Tuesday, 27 July 2010

"Doing up a Hornby B12"

Last week I wrote a blog which showed how I modified an old Hornby B12 to look a little more like a B12. I wasn't satisfied with it over the weekend, so stripped it down today, and started again this morning:



I totally stripped the front bufferbeam after discovering a set of brass LNER buffers in the spare parts drawer. Finally, the moulded (and inherently bad) Hornby ones could be dispensed with, along with my plasticard guard irons (which I was not overly happy with). I drilled an extra hole so that the B12 could be dual braked (as 61572 and its classmates were, in service in the late 50s).

Using the following tools: scalpel, stanley knife, various files, wet'n'dry paper and a lot of elbow grease, I removed the moulded on outside steam pipes. The B12 I am depicting, 61572, doesn't have these (nor has had these since its rebuild into a B12/3), so these disappeared along with various moulded on pipes, which I duly replaced with wire versions:



I added a new set of guard irons to the front bufferbeam. These were made using scrap metal (thin aluminium), and cut to shape and size. At the same time, I also fitted a more realistic hook, the brass LNER buffers, and both brake pipes:



I had also made a modification that had been annoying me for some time on the Hornby B12s:



At the front of every B12 chassis is a chassis extension which plugs itself into the front of the B12's smokebox, coming out just below the smokebox door, and sticking itself outside the bodyshell, normally. This was wholly unrealistic, and with that, I removed the chassis extension. What I replaced it with, is nothing more than a bent piece of metal - specifically, that which holds in place a super detail Hornby model in its packaging, nowadays. This allowed the bodyshell to sit at the preferred height without having a bit of the chassis poking out the front. I filled in the gaping hole using Gamesworkshop moulding putty.



I then turned my attention to the underside of the bodyshell. The frames have never exactly looked great, so I added some plasticard extensions to try and close the gap between bodyshell and bogie wheels:



I then white-tacked up the nameplate, and covered the rest of the loco body, to spray the front of the bodyshell in Gamesworkshop "Chaos Black":



I left it to dry for four hours, and then set about painting the front, using my usual acrylics:



Not bad for an afternoon's work!



Until next time.

Friday, 23 July 2010

"Return of an old friend"

Some news, finally! I'm doing some remedial work on Copley Hill for filming in due course, but in the meantime have fixed 61572 (better known to myself as Stephen) for work - spot the differences between this model, and a standard Hornby one:





The mods are quite simple. Modifying the Hornby bogie, by removing the guard irons, and adding the guard irons (made from shaped plasticard) to the front bufferbeam. I took the opportunity to clean up some of the weathering that I felt I'd overdone the last time around. Next set of mods are the addition of a new chimney and the removal of the moulded outside steam pipes.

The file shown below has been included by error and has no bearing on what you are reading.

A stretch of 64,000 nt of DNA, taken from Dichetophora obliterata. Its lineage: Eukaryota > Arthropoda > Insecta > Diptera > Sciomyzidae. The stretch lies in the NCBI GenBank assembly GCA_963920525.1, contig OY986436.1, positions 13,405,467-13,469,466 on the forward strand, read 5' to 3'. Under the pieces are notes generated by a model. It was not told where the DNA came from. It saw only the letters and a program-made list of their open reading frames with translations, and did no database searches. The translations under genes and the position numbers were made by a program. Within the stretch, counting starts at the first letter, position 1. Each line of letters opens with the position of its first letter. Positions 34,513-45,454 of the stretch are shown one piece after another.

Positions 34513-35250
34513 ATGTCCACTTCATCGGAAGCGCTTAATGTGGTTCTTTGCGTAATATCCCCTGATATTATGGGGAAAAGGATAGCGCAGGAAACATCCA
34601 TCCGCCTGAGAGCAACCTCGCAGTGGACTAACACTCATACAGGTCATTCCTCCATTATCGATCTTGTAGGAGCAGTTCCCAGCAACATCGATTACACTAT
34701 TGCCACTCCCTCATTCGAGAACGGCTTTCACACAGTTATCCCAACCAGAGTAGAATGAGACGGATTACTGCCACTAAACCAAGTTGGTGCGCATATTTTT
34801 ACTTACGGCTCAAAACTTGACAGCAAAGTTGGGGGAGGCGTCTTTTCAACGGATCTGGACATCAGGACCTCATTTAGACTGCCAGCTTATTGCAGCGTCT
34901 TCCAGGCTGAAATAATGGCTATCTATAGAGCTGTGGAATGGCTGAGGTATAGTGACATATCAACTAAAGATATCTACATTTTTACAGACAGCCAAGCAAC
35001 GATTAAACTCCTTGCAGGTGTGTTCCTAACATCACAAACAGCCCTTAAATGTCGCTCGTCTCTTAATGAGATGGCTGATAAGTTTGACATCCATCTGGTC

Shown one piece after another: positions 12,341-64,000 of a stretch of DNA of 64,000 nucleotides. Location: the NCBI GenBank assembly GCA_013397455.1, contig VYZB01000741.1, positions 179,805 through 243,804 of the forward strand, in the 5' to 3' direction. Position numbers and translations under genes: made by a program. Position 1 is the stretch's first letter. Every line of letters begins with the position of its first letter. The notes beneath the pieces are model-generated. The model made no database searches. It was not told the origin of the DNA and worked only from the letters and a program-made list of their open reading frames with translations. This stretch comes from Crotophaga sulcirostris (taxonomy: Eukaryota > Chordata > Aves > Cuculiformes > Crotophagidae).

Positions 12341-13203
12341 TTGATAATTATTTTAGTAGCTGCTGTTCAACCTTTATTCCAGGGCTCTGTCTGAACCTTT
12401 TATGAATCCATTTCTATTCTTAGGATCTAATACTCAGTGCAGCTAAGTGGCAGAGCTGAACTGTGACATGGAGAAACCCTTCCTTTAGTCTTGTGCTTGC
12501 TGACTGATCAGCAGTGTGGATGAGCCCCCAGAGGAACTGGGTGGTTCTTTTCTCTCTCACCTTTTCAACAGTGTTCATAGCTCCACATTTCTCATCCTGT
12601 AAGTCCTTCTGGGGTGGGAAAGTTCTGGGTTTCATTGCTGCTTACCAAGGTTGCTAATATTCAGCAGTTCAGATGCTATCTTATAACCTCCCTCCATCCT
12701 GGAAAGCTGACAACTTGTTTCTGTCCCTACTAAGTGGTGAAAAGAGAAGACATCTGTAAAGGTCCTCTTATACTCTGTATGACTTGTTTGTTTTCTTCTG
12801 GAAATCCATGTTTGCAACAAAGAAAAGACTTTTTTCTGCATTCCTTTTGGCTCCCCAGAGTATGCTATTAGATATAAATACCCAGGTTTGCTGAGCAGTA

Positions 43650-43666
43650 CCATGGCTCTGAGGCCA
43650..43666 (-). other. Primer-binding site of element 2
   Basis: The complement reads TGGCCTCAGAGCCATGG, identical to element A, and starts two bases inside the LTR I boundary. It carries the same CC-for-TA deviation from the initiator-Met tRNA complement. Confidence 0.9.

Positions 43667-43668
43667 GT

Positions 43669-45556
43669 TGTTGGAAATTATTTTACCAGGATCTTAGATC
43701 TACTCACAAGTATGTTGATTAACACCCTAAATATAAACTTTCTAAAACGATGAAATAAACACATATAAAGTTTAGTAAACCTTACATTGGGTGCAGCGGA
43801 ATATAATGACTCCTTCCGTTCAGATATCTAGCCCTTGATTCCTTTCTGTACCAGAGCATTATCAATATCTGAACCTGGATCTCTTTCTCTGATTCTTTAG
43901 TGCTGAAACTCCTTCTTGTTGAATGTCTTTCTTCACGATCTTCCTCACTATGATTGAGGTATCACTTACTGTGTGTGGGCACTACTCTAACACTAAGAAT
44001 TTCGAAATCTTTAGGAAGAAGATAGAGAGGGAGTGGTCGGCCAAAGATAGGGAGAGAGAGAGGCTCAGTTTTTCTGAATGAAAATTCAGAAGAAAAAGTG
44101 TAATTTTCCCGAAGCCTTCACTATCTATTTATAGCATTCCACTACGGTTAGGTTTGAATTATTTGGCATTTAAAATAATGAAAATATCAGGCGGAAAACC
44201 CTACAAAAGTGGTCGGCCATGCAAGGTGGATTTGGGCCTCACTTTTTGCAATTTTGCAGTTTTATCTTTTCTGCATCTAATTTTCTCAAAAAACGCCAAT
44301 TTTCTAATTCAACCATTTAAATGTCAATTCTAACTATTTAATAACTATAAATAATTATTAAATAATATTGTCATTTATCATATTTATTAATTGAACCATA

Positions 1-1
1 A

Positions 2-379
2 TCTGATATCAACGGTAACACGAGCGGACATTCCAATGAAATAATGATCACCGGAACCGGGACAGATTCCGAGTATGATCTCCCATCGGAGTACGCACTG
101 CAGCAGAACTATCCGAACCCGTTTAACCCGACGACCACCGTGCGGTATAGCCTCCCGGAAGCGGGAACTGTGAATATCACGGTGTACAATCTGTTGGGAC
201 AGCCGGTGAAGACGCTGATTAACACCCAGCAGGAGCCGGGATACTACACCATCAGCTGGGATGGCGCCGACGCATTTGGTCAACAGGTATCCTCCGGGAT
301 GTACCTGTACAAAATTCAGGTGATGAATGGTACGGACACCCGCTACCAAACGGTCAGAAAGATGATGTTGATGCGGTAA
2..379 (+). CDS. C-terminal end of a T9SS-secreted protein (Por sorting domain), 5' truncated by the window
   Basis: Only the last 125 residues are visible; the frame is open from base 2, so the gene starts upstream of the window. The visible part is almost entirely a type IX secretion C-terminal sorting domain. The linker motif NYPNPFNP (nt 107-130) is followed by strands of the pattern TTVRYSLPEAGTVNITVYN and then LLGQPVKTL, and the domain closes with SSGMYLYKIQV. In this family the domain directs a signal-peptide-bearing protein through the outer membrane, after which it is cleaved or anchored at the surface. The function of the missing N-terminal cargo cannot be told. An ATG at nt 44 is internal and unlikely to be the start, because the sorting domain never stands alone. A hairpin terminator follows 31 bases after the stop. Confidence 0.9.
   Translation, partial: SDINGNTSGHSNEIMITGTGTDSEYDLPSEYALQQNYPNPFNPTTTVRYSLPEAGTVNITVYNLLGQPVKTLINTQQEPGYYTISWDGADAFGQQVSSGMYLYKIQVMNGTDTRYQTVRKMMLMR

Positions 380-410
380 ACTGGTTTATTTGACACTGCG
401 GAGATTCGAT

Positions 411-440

Then of course, we have a new addition to the fleet - in the form of this Bachmann Spectrum On30 2-6-0:



It is not staying American for very long - nor will it be staying a tender engine either. It is to form part of a small fleet of similar tank engines, to be used on my upcoming RMweb Challenge 2010 layout. But more on that as it develops...

Until next time!

Wednesday, 21 July 2010

"The Legacy of Gadwall" - Director's Cut



The Director's cut of the 10th episode - and the feature length special - of "The British Railway Series" - airs on Youtube for the first time. The episode is shown in its intended full length: 30 minutes of pure WW2 action and drama!

You can find more information on Episode 10 here.

Music composed by Kevin Macloed.

The contents of these videos, including all text and photos (except where credited otherwise) are ©Simon Martin 2010

Tuesday, 13 July 2010

"Climbing the Hill"

A lot of work has been going on behind the scenes at Copley Hill, towards the return of The British Railway Series this summer. Seventeen episodes and three years since it started, the series is starting to hit new heights with views on Youtube, and looking at Episode 1 - 127,000 views at last count - the series seems to be getting more popular.

I was going to release a trailer this week, but work at home and general everyday life has prevented me from finishing the editing. Then I asked myself - is this as good as it could be?

I have always strived to do better with each episode, and looking at the footage I have shot for Episode 17X - the BRWS Contest Episode - leaves me feeling a little cold on that front. It's as good as Fowler's Ghost in some ways - but no better, really, and that disappoints me.

So what to do? Delay the episode, and the one after, to fix the faults - or release as is?

I am unsure at this point if I will delay it again - the three contest winners have had to wait seven, nearly eight months for their prizes and it would be unfair on them to make them wait even longer. That said - would it be unfair on them to release a piece of work that was substandard, and didn't do their creations justice?

It's not a bad premise nor a bad storyline - and the shots are certainly good enough. But it is better than that which went before? I don't think so, and hence my displeasure at my own work. I need to think this through carefully before making any changes.

Answers on a postcard please. What do you think? Email at Copleyhill@live.co.uk with your thoughts.

Until next time.

Thursday, 8 July 2010

"Published!"



Check British Railway Modelling, the August Edition, in the reader's layouts. Copley Hill Mk2 - published for the first time!

The grin hasn't left my face yet!

Until next time!